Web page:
When in peak mode, the unit functions as a peak limiter. Only the signal above the threshold is reduced in accordance with your compression ratio setting and everything below the threshold is unaffected. 



The knee adjustment determines whether the operation at the threshold is abrupt or subtle. A hard knee will make it operate abruptly and a soft knee, subtly. Some of the more expensive compressors allow you to adjust the amount of subtly that it will operate at. 



Some compressors have a noise gate. When compressing a signal, you sometimes pick up unwanted noise. If your unit is set for RMS and the softest passages are being increased in level, other things below the threshold also increase in level, such as buzzes from guitars and amplifiers and other system noise. You may not hear the noise when the instrument is playing, but when the instrument stops playing, it sticks out like a sore thumb. Setting the threshold of the noise gate just above the noise level will ensure that you don’t record any noise from that instrument’s output. Noise gates also have a release adjustment to allow for the natural decay of a sustained note before closing off that channel to signal. If you are not playing long sustains that need to fade gradually, then you can shorten the release time of the gate.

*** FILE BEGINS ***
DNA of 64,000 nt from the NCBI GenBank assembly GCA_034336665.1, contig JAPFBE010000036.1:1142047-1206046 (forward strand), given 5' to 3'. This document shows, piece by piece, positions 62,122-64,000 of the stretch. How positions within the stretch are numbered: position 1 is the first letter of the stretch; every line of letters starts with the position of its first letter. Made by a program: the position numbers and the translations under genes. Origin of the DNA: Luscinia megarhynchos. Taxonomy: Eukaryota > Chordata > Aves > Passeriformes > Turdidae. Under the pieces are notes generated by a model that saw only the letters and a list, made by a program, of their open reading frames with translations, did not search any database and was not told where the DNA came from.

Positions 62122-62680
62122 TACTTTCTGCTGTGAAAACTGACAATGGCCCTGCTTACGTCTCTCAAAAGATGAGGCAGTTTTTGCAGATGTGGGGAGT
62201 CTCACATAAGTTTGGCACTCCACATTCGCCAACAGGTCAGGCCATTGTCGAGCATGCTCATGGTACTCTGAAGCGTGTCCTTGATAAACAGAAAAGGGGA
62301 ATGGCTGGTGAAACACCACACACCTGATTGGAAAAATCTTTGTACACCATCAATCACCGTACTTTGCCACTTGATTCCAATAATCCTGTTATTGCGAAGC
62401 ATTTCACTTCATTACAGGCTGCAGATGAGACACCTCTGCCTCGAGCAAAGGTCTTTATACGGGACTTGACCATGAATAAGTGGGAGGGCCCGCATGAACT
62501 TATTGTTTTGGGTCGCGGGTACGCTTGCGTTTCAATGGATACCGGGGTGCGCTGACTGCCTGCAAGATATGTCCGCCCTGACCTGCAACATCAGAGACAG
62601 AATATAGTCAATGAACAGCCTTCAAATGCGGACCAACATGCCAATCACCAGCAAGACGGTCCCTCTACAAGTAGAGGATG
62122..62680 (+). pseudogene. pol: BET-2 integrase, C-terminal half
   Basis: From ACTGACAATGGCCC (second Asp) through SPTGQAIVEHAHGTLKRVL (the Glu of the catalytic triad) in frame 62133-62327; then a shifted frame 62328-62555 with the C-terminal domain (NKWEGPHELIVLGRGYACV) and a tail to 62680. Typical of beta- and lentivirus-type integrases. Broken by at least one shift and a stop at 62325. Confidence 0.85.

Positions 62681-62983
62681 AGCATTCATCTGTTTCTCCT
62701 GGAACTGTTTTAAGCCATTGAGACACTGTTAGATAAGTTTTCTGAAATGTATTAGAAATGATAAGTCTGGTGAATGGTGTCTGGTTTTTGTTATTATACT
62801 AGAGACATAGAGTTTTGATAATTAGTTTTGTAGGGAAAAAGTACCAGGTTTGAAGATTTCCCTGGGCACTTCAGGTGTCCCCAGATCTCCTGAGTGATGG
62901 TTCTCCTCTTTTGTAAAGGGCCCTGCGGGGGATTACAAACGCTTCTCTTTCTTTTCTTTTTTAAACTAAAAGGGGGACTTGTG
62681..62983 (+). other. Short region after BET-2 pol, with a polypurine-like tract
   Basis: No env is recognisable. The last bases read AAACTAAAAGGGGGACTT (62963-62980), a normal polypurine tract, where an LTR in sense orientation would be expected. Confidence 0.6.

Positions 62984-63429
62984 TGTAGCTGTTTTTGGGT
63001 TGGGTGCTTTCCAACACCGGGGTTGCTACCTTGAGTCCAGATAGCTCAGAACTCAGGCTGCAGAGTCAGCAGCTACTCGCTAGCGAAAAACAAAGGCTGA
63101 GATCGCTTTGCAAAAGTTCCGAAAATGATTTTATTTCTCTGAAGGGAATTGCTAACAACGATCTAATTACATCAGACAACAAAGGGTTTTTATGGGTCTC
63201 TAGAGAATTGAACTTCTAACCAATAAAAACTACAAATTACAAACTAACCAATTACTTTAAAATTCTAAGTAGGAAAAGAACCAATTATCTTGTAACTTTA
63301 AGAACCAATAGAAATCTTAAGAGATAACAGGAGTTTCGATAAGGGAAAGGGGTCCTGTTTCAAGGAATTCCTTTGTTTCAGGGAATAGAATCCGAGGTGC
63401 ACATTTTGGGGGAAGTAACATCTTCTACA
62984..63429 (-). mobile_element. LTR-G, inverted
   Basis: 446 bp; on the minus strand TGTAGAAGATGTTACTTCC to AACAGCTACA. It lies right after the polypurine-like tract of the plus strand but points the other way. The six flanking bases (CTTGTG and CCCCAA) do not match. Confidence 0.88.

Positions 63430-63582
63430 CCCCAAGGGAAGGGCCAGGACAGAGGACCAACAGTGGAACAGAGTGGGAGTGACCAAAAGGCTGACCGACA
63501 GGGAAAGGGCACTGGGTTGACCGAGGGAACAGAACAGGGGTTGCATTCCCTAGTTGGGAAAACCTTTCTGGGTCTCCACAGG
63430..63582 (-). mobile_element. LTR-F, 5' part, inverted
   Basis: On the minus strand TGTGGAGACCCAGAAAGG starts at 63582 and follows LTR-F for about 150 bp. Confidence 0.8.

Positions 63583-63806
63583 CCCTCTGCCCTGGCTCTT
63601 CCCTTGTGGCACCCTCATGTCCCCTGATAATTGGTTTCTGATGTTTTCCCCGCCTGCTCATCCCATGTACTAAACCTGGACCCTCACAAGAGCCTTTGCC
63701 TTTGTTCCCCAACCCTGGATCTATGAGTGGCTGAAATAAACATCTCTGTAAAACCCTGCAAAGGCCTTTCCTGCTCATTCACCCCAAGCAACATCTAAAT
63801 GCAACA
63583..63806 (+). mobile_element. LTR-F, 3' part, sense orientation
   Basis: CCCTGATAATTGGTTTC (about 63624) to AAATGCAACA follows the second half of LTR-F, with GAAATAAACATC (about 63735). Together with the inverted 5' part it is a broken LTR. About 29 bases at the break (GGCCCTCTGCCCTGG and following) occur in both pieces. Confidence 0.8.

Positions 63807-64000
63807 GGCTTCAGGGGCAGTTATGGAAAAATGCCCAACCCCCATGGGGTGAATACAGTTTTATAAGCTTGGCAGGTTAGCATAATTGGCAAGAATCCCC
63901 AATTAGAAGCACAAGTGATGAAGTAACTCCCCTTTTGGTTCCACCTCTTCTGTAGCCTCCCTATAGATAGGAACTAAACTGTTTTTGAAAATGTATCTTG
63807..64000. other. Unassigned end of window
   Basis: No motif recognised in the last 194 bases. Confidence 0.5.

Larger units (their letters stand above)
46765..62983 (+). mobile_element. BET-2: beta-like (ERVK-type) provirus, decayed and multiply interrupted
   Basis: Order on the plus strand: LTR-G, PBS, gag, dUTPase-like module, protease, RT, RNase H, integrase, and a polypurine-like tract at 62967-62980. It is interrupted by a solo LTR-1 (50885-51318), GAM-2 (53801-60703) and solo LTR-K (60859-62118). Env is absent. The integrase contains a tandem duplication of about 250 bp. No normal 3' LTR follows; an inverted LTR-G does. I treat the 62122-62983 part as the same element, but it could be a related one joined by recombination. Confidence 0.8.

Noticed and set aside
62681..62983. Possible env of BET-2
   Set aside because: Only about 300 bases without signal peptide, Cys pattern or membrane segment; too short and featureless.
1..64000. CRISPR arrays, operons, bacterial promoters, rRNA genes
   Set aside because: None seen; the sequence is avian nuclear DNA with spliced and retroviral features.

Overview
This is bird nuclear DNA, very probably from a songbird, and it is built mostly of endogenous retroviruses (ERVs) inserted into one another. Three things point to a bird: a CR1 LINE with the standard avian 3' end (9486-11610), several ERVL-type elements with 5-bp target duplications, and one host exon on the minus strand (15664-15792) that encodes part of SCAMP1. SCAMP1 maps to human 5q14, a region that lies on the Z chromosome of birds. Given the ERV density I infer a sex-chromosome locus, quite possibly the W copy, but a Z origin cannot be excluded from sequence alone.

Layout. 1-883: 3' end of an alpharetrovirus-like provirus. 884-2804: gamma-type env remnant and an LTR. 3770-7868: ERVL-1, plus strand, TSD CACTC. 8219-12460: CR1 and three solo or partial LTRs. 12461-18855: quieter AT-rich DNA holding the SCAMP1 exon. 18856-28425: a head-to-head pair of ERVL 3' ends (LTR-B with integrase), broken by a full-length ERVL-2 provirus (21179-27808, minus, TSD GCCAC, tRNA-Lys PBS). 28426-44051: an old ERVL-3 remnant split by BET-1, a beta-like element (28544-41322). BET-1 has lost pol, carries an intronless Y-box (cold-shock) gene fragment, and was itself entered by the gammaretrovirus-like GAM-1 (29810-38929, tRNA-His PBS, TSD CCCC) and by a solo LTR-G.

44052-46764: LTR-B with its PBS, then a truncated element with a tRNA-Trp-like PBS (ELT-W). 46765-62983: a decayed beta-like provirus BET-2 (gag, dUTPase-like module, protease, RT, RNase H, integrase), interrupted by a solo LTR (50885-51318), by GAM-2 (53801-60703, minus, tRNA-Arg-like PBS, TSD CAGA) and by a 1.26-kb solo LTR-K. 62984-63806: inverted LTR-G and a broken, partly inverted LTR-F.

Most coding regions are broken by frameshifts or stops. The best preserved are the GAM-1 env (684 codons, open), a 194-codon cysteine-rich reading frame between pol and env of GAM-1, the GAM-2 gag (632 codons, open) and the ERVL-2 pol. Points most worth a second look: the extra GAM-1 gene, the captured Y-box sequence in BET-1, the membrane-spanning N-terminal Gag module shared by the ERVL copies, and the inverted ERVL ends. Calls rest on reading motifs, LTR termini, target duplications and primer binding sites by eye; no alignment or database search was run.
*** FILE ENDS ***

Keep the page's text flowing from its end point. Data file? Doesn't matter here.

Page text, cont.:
Most units have a “bypass” mode that allows the signal to pass through the unit unprocessed. This allows you to compare the original signal with the processed signal or turn the compressor on and off at will during a mix. 


Compressor/limiters are used extensively in recording studios. Usually there is a little compression or limiting used in the process of recording each instrument. Then when it comes time to mix, the entire mix of instruments is processed through another compressor/limiter. The end result is a punchy sound with the best possible signal to noise ratio. Additionally, a compressed sound gives the perception of being louder, making the compressor a great tool for recording rock music.